Round table: How Media & Entertainment Brands Are Tackling Online Threats
We brought together a group of media and entertainment leaders from our INSYNC community to discuss recent changes to the industry and challenges they are facing.
What changes have media leaders seen online?
Over the last 18 months, there’s been a noticeable change in how online infringement – content piracy and counterfeiting – generally operates. Fundamentally, there’s been a huge proliferation in illegitimate activity across e-commerce, social media, and online media platforms like YouTube, Google Play, and iTunes.
As media companies shifted their growth strategies to even more of a digital focus, brand protection teams have had to align their budgets and efforts to online infringement, too. Whilst offline programs are still important, these threats aren’t at the scale they were previously.
It’s vital organizations are structured to prioritize online over offline, as this is a permanent shift. While threats and consumer behavior will always evolve and fluctuate, it’s clear online is now the main focus.
Consumer safety the top concern for FMCG leaders
Media companies depend greatly on trust to uphold their business strategies. Not only consumer trust built through quality content, merchandise, and digital experiences, but also the trust of licensees.
A poll of media leaders saw 80% claim the issue of trust to be a top concern they currently face online.
What are the financial concerns for rights owners?
All of these threats have financial implications, whether direct or indirect. All IP infringements have the potential to harm investments. Brand protection teams are in place to support revenue growth, improve margins, and increase dividends and share prices.
Teams therefore focus on reducing any factors that can undermine these strategies. Reputations can be significantly impacted by piracy and counterfeiting. This can damage the trust of consumers, which is a major concern. But it can also harm relationships with internal partners, licensees, agents, and broadcasters.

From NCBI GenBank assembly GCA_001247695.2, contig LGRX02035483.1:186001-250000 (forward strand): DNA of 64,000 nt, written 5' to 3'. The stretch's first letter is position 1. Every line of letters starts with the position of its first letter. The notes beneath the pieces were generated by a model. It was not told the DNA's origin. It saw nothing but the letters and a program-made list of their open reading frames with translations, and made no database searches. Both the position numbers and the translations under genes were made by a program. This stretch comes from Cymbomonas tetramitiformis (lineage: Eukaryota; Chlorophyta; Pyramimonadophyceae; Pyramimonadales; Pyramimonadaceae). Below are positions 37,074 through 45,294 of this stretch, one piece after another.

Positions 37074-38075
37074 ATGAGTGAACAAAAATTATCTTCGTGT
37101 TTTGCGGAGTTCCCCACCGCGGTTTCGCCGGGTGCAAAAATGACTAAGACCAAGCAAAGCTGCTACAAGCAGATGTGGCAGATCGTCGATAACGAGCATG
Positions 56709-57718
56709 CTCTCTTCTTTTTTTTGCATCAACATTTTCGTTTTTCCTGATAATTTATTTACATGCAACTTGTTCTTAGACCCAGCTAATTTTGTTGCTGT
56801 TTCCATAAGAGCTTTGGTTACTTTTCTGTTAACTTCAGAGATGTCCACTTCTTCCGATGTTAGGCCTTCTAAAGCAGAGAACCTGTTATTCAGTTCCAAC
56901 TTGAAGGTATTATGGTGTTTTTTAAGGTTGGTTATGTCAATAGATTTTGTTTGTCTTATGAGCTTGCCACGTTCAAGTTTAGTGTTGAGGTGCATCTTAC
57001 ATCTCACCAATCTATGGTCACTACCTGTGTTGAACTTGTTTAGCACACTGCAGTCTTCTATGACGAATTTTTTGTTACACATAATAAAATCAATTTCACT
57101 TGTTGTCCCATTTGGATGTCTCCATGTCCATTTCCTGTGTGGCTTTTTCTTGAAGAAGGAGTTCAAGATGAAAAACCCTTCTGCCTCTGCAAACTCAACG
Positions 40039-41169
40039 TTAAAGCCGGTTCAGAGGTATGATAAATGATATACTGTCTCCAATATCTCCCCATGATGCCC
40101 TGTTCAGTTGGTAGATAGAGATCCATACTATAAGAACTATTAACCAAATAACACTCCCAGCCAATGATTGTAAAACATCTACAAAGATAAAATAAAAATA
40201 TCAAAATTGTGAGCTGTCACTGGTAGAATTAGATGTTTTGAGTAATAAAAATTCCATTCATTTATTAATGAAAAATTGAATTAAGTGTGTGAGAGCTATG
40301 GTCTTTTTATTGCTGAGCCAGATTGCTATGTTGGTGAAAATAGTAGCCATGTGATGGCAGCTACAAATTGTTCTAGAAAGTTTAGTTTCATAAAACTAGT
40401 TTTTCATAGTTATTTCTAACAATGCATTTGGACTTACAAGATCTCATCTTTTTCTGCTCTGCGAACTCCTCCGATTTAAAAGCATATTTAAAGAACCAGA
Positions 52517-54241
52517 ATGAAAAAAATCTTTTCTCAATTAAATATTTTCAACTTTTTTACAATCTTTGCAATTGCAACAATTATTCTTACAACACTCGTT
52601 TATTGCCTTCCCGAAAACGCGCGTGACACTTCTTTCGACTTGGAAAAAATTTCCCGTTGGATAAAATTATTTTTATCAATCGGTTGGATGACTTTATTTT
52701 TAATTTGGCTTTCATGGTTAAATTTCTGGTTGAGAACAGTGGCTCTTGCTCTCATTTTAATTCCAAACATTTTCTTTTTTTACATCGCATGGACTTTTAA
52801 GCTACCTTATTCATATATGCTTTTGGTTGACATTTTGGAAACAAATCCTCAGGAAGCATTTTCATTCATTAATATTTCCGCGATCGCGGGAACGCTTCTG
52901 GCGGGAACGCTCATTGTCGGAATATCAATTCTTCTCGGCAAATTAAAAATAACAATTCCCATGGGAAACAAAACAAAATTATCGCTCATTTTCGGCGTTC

If they don’t have faith that the rights owner is competently protecting their product, it has been known for partners to pull out of deals or reduce their investments. A no-tolerance approach, therefore, is essential.
What unique challenges do media companies face?
One of the nuances of media and entertainment is how infringers can get ahead of releases. When launching product range for instance, if threats haven’t been managed, the level of counterfeiting can be extremely problematic, particularly in emerging territories.
Content – TV shows, movies, music, games – comes first, and products come later. In the meantime, there’s an opportunity for counterfeiters to move fast and penetrate the market before legitimate products arrive. This is unlike other sectors like fashion or consumer goods, where brands are able to release a fresh product, knowing that it’s landing in the market for the first time.
And the nature of the internet allows infringers to move faster and gain a broader reach. It’s therefore vital for brands to vital to clear the way for these kinds of launches.
If, for example, a brand releases season one of a series and it gains a good fanbase, a solid strategy would be to launch a range of merchandise alongside the season two release.
However, without a sophisticated brand protection program in place, infringers will have penetrated the market long before season two. And local licensees may see the scale of the problem first, damaging those relationships and making future partnerships difficult.
How do brand protection teams secure investment to stay ahead of threats?
Often the business sees content piracy as the main issue, and the level of focus on resource directed to that issue is good. However, it can be difficult to secure budget elsewhere for IP protection. Our media leaders gave some advice on how to secure investment.
Position IP protection as a business issue, not a legal issue. It’s not solely about protection IP in a legal sense. It’s about saving money, or making money – protecting investments in content, marketing, product.